"Love! Do you know the meaning of the word?" 'How should I not?' said the Lady, 'I am in love...in Love Himself.'
~C.S. Lewis
The Great Divorce

Wednesday, September 29, 2010

Evolution and Creation

For my entire life I have heard people arguing over whether Creationism or Evolution best explains life as we know it. I don't understand all of evolutionary theory, though my understanding is that current research tends to indicate that humans and the great apes share a common ancestor. (We'll ignore for a moment that fact that if this is true, natural selection did not work out so well for the great apes.) Whether this claim is true or not, it does nothing to negate a belief in creation, or the God who created. If humans share an ancestor with other primates our ancestor was the product of his ancestor, and that ancestor had an ancestor as well.

The problem of using evolutionary theory to explain the origin of our species or of our world, is that you cannot have an infinite regression of causes. At some point, there had to be an uncaused cause...an unmoved mover. Something simply cannot evolve out of nothing. Something, whether it be mankind or the primordial ooze out of which our ancestors sprang, was first created. You can look at a line of dominos all day, but they won't begin to fall until a force moves the first one. Christians call this unmoved Mover, this uncaused Cause, God.

Can evolution and creation be reconcilled? Absolutely. Is there any way to sanely argue that something can come from nothing? Absolutely not. No one can force you to believe the narratives of Genesis 1 and 2. Even many Christians think this is a symbolic account of creation. But you cannot deny that something outside of this world, acted to produce the first things that evolved. My lack of scientific understanding gives me pause from commenting one way or the other on the topic of macro-evolution, but I am confident that whatever large scale changes may have occured to produce humans as we know them could never have begun without God first creating something.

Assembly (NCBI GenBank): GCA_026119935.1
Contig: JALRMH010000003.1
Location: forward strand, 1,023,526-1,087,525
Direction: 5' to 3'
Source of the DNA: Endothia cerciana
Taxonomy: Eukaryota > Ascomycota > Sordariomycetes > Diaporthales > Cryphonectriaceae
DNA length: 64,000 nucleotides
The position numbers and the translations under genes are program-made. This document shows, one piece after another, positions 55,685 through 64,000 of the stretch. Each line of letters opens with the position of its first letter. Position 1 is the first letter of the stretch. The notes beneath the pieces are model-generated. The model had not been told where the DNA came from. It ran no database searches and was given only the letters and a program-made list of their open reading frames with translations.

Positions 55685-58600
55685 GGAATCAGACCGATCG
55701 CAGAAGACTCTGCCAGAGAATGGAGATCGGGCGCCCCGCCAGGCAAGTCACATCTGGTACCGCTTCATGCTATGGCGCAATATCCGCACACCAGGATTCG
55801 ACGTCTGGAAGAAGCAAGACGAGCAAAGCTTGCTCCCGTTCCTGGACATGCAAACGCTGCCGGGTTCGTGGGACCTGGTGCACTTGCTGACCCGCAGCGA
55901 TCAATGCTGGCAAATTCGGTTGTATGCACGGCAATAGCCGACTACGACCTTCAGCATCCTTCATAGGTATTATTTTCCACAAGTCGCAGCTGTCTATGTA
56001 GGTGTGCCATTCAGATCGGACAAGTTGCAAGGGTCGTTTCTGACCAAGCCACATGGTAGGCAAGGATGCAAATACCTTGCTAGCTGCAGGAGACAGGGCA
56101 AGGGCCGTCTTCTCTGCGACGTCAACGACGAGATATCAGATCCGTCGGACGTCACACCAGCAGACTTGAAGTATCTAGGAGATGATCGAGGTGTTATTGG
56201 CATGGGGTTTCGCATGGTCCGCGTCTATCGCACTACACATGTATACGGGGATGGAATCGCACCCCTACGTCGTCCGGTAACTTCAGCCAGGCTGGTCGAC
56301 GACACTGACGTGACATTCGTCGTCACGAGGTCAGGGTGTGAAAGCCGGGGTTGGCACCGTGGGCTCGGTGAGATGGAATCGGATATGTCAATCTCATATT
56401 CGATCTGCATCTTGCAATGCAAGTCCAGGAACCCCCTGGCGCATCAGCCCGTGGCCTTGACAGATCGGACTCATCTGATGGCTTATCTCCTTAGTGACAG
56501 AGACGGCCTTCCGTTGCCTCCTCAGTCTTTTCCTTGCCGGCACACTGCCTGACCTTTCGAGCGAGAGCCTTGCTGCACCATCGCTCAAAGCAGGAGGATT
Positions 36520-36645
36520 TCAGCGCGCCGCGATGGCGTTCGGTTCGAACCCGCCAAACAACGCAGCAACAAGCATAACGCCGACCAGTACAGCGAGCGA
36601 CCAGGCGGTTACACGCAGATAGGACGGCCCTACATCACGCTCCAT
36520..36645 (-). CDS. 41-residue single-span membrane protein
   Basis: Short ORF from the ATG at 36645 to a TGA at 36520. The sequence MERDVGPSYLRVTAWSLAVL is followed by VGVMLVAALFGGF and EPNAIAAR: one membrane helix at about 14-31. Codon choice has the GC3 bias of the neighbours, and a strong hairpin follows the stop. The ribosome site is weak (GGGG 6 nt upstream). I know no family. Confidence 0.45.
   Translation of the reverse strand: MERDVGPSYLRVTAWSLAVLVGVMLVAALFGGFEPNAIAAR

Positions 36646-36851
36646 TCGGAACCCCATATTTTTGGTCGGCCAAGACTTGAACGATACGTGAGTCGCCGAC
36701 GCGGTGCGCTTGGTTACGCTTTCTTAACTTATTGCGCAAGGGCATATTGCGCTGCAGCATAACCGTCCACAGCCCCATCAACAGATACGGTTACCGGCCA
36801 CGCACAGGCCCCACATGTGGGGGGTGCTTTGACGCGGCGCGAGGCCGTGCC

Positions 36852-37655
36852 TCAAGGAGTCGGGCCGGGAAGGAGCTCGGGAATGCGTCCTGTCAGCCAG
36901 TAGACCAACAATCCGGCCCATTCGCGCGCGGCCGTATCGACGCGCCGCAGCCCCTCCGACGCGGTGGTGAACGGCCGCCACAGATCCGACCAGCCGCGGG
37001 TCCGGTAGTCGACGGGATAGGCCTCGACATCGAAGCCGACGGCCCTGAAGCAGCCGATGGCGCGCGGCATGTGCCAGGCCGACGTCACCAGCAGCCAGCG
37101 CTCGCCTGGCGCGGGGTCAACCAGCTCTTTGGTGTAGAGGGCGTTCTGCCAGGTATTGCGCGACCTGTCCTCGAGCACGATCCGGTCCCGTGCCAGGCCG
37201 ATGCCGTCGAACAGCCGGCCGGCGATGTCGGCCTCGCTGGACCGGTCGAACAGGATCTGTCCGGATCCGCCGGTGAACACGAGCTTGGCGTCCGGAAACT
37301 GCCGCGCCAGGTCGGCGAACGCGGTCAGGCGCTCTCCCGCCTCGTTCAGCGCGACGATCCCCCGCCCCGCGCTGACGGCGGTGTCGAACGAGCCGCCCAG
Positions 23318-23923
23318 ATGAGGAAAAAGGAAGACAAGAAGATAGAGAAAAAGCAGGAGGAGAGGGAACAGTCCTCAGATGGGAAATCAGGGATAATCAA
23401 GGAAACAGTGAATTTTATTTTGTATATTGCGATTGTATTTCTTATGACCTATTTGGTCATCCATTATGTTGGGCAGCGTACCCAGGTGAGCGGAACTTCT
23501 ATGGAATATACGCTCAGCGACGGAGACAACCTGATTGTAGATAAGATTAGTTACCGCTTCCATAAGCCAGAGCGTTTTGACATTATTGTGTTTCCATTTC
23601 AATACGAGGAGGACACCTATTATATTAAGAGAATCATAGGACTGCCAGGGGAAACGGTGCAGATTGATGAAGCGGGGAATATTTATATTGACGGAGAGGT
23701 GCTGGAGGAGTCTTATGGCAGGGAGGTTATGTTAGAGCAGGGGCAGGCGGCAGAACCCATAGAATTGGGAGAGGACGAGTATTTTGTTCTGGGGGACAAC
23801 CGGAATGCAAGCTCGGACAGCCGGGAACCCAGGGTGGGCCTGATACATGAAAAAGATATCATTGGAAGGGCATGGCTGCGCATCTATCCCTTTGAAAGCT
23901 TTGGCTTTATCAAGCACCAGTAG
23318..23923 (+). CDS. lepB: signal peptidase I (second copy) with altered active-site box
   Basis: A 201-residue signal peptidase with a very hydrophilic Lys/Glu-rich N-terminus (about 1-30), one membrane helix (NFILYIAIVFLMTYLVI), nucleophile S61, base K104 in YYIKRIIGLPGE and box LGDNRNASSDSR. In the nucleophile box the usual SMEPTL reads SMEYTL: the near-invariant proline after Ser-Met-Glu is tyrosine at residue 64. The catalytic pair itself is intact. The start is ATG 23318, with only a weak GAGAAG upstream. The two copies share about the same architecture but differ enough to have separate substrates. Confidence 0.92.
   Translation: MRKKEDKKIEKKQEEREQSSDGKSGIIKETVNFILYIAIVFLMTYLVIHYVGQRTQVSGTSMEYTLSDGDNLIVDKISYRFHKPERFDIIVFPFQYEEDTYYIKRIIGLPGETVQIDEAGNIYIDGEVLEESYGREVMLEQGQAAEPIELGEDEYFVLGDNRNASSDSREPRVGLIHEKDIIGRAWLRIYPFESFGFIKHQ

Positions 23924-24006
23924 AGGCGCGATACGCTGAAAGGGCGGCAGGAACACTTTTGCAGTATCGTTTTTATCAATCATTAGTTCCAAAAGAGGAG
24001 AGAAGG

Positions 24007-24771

1. Well said. I often think that Christians and non-Christians alike tend to look at the Bible as a science or history textbook, which is definitely not the case. The Bible is a written account of God's plan of salvation for His chosen people. Where it intersects with science and history just further proves the accuracy of the events, but I don't believe it was ever written to explain scientific theory or historical events one way or the other. The Creation story in Genesis is just that. Perhaps God is vague for a reason because the method of creation is not the important lesson to be learned in the story, the importance of the story is that God indeed created man and the purpose for which he created them. I don't think that Christians who believe in some sort of evolutionary theory discount the power of God in any way because most will agree with your argument that God was the First Cause.

  2. I absolutely agree. Genesis 1 and 2 are clearly Hebrew poetry. That statement does not mean they are not true, however. There are groups though, like Answers in Genesis, who really seem to see the Bible as a science text book.

  3. I have never felt the need to defend creationism vs. evolution, because; like you, I don't see any conflict. In fact evolution supports that plants existed prior to fish and birds, and that fish and birds existed prior to animals, and that animals existed prior to man. Even the Big Bang theory supports Genesis account of the Heavens and the Earth (universe) being without form and void. An interesting site on which to explore this further is "Reason to Believe" at http://www.reasons.org/

    In Christ,